Yet changing or adapting concepts has consequences, and so there are times where this persnickety communication instructor must implore you to pause at your keyboards. Just as “protector” is the most accurate way to describe someone acting on behalf of the natural environment, branding the same person as a “protestor” muddles the message of preserving what’s important. One should also center racial differences about Indigenous lifeways as “Native” and “non-Native,” because doing so centers Natives as the focus of the topic under discussion. While we’re at it, let’s all commit to capitalizing “Natives,” rather than lowercasing the word, which can imply residency rather than race. Moreover, I have witnessed educated historians send messages proclaiming tribal groups as “peacekeepers” for signing numerous treaties. Problematic as this deft conclusion is for not taking into account numerous factors, the truth is that most Native treaty negotiators were “diplomats” who entered into agreements that enabled them to protect what was most sacred to them.

I’m aware that my hardly exhaustible list of examples would seemingly resonate more with formal writing rather than internet discourse, but I assure you that the concept is the same.  Just as the internet can build up an idea a community shares, it can also undercut others by proliferating flippancy or inaccuracy. Giving a “like” or “thumbs-up” to seemingly harmless flippant or incorrect comments helps to normalize them in the minds of others, often without anyone there to correct the record. I’m not asking you to police other users, rather I’m hoping you’ll commit to being a positive force throughout your communication. Go to your devices aiming to spread messages that uplift, memes that embody kindness, and messages that perpetuate necessary, productive discourse about history and social issues.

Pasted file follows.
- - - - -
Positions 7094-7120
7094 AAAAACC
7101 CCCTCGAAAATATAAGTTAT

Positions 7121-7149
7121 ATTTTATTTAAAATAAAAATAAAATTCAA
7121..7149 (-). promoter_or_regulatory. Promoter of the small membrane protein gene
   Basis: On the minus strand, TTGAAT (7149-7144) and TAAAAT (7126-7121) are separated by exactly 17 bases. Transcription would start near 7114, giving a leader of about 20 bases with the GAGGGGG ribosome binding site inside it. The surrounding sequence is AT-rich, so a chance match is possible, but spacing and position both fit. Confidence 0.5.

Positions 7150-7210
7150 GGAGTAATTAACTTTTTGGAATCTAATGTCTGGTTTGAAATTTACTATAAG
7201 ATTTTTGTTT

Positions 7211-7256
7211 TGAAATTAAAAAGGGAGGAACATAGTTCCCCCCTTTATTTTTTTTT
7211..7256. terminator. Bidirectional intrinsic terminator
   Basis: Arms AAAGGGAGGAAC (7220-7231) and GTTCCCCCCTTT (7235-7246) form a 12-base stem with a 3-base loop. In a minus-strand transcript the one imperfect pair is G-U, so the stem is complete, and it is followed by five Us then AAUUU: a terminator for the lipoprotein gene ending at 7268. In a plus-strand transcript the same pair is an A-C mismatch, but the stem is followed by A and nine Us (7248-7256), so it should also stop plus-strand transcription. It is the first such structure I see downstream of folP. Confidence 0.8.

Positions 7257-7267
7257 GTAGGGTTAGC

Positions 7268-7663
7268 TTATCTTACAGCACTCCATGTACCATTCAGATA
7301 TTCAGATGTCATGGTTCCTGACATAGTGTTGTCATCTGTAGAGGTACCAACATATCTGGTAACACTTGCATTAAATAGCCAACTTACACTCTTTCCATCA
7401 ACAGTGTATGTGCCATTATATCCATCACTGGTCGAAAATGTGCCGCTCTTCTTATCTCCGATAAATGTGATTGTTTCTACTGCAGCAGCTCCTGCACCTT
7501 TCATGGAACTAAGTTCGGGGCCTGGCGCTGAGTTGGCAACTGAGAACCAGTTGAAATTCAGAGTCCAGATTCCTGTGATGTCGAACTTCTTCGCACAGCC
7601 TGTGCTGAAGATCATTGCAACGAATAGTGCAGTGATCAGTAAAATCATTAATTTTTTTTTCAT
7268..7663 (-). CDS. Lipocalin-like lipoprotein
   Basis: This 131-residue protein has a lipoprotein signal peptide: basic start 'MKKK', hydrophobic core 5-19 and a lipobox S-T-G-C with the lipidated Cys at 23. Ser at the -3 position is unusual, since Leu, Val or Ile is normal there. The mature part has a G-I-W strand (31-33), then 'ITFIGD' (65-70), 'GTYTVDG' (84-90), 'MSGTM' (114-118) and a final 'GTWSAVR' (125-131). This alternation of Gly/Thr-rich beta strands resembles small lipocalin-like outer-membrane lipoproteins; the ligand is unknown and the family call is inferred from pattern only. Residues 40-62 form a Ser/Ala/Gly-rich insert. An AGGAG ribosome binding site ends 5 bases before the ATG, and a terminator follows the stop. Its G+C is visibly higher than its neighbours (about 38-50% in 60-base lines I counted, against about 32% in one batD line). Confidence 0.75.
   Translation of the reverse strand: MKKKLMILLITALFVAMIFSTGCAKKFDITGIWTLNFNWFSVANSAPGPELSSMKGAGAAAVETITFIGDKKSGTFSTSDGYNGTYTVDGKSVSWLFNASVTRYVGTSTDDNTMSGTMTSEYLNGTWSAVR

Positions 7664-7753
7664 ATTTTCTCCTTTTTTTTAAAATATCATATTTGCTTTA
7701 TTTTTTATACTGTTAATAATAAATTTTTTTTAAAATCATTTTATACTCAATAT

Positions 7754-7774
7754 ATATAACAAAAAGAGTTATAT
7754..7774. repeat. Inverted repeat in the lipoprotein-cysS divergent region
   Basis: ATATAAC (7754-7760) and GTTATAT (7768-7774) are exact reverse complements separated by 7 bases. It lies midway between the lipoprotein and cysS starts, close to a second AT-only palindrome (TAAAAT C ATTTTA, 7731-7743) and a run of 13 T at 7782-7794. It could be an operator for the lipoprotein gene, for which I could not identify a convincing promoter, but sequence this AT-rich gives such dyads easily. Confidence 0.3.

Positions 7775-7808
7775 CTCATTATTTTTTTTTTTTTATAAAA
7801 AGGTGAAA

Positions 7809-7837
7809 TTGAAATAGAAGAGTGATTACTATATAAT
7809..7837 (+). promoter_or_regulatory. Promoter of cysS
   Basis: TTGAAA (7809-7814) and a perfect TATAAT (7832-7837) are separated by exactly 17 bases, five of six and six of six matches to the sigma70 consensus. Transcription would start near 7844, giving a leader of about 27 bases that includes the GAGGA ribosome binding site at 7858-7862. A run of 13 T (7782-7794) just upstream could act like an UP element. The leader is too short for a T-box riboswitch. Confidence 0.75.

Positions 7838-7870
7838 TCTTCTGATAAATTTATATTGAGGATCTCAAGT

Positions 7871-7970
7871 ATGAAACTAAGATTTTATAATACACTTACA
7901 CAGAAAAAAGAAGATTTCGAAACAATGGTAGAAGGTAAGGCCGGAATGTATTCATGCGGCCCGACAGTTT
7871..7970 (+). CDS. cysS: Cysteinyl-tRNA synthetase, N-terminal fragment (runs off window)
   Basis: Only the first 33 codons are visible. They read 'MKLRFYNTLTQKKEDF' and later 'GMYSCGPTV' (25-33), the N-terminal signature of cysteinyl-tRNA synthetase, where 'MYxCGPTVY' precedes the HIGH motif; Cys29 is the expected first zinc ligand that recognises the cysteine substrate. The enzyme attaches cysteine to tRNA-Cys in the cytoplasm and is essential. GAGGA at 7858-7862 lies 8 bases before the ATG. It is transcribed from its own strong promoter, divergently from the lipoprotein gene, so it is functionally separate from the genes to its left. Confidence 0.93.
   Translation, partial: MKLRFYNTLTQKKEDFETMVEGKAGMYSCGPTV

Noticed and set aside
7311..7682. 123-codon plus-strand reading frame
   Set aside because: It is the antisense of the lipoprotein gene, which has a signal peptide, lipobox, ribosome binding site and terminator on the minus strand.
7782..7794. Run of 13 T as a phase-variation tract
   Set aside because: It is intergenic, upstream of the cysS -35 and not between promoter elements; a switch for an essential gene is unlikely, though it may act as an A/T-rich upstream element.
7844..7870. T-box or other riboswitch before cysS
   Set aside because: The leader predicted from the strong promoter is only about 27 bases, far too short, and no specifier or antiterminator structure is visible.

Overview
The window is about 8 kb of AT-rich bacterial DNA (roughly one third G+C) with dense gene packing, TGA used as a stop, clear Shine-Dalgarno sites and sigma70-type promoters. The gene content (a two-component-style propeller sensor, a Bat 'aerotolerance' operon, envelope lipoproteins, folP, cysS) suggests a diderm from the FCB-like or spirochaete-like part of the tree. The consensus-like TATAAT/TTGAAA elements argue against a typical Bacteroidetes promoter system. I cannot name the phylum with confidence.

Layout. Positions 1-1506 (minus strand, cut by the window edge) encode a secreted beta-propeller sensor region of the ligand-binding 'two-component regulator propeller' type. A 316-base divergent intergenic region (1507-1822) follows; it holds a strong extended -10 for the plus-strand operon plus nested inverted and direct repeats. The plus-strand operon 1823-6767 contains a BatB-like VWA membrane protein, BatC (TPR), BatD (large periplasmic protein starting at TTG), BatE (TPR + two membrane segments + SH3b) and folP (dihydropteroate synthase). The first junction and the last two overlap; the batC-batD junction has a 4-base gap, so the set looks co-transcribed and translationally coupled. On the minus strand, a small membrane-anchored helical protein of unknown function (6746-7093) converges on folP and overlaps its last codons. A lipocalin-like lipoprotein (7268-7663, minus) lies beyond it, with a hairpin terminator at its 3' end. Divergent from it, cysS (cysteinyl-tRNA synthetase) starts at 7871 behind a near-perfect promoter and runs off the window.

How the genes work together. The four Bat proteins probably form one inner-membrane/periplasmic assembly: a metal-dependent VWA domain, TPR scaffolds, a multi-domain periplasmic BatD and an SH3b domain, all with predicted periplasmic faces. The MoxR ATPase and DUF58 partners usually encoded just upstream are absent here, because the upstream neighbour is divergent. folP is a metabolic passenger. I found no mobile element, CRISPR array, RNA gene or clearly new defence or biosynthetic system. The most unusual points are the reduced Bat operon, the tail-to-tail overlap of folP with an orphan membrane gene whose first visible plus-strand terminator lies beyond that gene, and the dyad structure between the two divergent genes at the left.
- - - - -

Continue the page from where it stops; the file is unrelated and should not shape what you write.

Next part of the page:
We’re living amidst a language metamorphosis, and we can each do much to shape our corner of communication. As new terms are being fashioned and others reimagined, we can each play a role in spreading those worthy of affirmation. While it’s impossible to know what the ancestors of tribal college students and staff would think about the power of the internet, suffice to say they’d want it to be a pro-Native space that celebrates Indigenous history and lifeways respectfully and accurately. I believe we each can affirm that doing so is a worthwhile endeavor.  Okeh?

Ryan Winn teaches in the Liberal Studies Department at College of Menominee Nation. 

Sources

McCulloch, G. (2019). Because Internet: Understanding the New Rules of Language [digital audiobook]. New York: Penguin Audio.

Editor’s note: The opinions expressed in the Writer’s Corner or any other opinion columns published by the Tribal College Journal (TCJ) do not necessarily reflect the opinions of TCJ or the American Indian Higher Education Consortium.